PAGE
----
Downtown: One of the most renowned spots for American nightlife is Downtown Memphis with Beale Street being the undisputed nucleus therein. With the most dining choices, views of the river, The FedEx center for sports, concerts, and cultural must-haves of rodeo and monster truck jams, Downtown Memphis is the choice for those wishing for the fast paced River City lifestyle. The MATA (Memphis Area Transit Association) trolley runs downtown and can get you to and fro with, well, not so much timeliness but with quaintness. If you live and work downtown, you can consider ridding yourself of your automobile, but parking isn't a super hassle and traffic in the grid layout is considered marginally better than other major metropolitan areas. The highest Memphis rents are Downtown, specifically in the entertainment and business districts, and close to the river. In these sections, expect to pay approximately $900 for a low rise 1 BR nearby, or around $1,300 for the most luxurious 1 BR in the most sought after central high rises. Add around $450 per month for a 2 BR. If you want to be downtown, out of earshot of the blues, and pay a couple hundred dollars less each month, take a look at the upscale Harbor Town area, historic Victorian Village, or the even more affordable Medical District community (in between Downtown and Midtown - called C Crosstown).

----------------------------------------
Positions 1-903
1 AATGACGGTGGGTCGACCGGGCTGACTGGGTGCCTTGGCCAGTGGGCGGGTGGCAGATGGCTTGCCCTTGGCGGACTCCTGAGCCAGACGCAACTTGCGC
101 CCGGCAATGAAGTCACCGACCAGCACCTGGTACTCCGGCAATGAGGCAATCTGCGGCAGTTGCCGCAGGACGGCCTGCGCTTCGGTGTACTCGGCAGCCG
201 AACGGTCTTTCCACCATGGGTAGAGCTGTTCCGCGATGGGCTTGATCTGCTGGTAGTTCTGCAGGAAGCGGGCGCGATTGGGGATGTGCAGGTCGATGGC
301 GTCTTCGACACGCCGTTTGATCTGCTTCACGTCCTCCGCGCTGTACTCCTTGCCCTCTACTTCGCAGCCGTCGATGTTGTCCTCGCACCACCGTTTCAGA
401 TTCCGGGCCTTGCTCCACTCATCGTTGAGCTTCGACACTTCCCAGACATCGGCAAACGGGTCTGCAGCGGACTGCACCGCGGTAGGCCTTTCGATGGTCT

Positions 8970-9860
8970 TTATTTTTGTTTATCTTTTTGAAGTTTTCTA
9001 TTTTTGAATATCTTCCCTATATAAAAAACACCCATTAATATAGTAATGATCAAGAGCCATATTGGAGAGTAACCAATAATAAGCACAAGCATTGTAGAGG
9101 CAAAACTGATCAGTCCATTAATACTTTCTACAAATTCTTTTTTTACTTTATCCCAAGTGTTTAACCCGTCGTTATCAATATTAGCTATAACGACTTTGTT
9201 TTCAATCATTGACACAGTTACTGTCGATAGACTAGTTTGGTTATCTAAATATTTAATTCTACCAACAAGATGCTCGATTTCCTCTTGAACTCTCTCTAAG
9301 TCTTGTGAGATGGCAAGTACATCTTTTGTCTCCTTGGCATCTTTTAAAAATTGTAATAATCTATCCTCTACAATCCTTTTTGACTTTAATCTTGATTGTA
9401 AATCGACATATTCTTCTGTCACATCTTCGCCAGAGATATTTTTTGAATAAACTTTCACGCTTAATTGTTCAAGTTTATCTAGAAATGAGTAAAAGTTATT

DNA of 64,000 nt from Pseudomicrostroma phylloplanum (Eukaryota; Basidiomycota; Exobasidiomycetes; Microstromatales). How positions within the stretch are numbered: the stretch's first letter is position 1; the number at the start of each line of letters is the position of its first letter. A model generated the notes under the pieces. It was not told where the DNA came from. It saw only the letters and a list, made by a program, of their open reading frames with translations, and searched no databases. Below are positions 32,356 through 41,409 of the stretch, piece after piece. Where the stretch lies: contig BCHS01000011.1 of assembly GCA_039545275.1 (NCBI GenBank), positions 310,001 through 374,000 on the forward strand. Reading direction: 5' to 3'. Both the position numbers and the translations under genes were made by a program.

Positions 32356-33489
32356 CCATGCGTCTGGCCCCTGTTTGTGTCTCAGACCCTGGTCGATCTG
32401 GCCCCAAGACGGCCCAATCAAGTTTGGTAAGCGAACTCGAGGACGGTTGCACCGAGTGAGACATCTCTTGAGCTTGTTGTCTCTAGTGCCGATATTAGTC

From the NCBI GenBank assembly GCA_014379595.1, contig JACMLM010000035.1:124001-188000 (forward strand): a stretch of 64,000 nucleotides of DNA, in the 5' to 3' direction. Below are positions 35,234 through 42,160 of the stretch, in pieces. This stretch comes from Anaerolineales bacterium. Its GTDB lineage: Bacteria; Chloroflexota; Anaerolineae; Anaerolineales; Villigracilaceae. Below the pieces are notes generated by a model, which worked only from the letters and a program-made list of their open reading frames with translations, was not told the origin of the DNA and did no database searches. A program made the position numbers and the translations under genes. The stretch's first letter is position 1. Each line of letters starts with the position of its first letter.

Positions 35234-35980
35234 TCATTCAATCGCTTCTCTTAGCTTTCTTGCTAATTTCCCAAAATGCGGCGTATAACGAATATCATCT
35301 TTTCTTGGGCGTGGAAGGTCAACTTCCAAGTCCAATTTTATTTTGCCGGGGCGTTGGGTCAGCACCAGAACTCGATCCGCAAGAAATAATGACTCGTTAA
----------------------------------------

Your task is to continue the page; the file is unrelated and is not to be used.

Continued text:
Midtown: Home to several institutes of higher learning including Christian Brothers University, Memphis College of Art, Memphis Theological Seminary, Rhodes College, and Victory University as well as some cultural venues such as Overton Park, The Levitt Shell (outdoor concert venue and site of Elvis's first paid appearance in 1954), Memphis Brooks Museum of Art, Memphis Zoo, and The Old Forest Arboretum, Midtown Memphis has earned the tagline “Midtown IS Memphis.” Midtown is ethnic, diverse, and what its residents consider the real Memphis. Overton Square is the home of the unsuspectingly busy Memphis theatre scene. In Cooper-Young you will find the most eclectic mix of restaurants and entertainment venues including the Elvis Impersonator Shrine (note: Replica Elvis rhinestone jumpsuits - made to original specifications and by original manufacturer start at $3,000 - so plan accordingly). In these exciting Midtown neighborhoods, expect to pay about half of that of most upscale downtown apartments.
East of the City: Communities such as Bartlett, Collierville, and Germantown are considered close to the heart of Downtown Memphis ~ 20 miles on average, and are best described as suburban communities with better public schools as a whole than Memphis itself. Malls, chain restaurants, ball fields, places of worship, and the occasional boutique, wine bar, and pet spa dot the landscape East of Memphis. Rents in these neighborhoods are comparable to Midtown and larger apartments are easier to find due to the larger number of families seeking their homes in these places.
Graceland: Elvis fan, huh? Nice try, Graceland isn't so much residential these days as it is highly touristed with budget lodgings and fast food outlets. On the upside, if you regularly desire a restaurant-made version of Elvis's favorite sandwich - Peanut Butter, Banana, and Bacon, Graceland living may just suit you.